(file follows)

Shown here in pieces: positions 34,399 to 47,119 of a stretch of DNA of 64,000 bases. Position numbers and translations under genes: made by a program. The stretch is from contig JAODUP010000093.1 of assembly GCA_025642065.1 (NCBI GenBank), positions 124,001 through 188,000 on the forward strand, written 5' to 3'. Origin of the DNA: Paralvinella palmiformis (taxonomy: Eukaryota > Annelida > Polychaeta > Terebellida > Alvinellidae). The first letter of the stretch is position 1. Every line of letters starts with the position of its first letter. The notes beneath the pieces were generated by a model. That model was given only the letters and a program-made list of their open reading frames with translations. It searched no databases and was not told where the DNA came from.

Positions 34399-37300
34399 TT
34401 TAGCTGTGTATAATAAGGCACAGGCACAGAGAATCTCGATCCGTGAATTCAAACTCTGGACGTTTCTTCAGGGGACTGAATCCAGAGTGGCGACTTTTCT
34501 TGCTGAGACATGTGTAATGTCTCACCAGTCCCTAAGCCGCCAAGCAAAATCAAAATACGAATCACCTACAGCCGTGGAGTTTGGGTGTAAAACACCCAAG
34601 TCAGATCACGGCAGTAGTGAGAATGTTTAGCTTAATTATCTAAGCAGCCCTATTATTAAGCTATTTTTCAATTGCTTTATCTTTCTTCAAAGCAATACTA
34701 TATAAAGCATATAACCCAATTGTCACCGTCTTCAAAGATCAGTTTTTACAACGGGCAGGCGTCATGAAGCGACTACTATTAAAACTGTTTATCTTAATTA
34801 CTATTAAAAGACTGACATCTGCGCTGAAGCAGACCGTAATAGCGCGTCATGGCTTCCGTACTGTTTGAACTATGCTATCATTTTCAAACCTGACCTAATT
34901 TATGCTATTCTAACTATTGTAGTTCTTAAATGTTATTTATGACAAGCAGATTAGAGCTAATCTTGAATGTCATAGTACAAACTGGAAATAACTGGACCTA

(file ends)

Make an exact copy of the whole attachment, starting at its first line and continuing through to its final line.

Shown here in pieces: positions 34,399 to 47,119 of a stretch of DNA of 64,000 bases. Position numbers and translations under genes: made by a program. The stretch is from contig JAODUP010000093.1 of assembly GCA_025642065.1 (NCBI GenBank), positions 124,001 through 188,000 on the forward strand, written 5' to 3'. Origin of the DNA: Paralvinella palmiformis (taxonomy: Eukaryota > Annelida > Polychaeta > Terebellida > Alvinellidae). The first letter of the stretch is position 1. Every line of letters starts with the position of its first letter. The notes beneath the pieces were generated by a model. That model was given only the letters and a program-made list of their open reading frames with translations. It searched no databases and was not told where the DNA came from.

Positions 34399-37300
34399 TT
34401 TAGCTGTGTATAATAAGGCACAGGCACAGAGAATCTCGATCCGTGAATTCAAACTCTGGACGTTTCTTCAGGGGACTGAATCCAGAGTGGCGACTTTTCT
34501 TGCTGAGACATGTGTAATGTCTCACCAGTCCCTAAGCCGCCAAGCAAAATCAAAATACGAATCACCTACAGCCGTGGAGTTTGGGTGTAAAACACCCAAG
34601 TCAGATCACGGCAGTAGTGAGAATGTTTAGCTTAATTATCTAAGCAGCCCTATTATTAAGCTATTTTTCAATTGCTTTATCTTTCTTCAAAGCAATACTA
34701 TATAAAGCATATAACCCAATTGTCACCGTCTTCAAAGATCAGTTTTTACAACGGGCAGGCGTCATGAAGCGACTACTATTAAAACTGTTTATCTTAATTA
34801 CTATTAAAAGACTGACATCTGCGCTGAAGCAGACCGTAATAGCGCGTCATGGCTTCCGTACTGTTTGAACTATGCTATCATTTTCAAACCTGACCTAATT
34901 TATGCTATTCTAACTATTGTAGTTCTTAAATGTTATTTATGACAAGCAGATTAGAGCTAATCTTGAATGTCATAGTACAAACTGGAAATAACTGGACCTA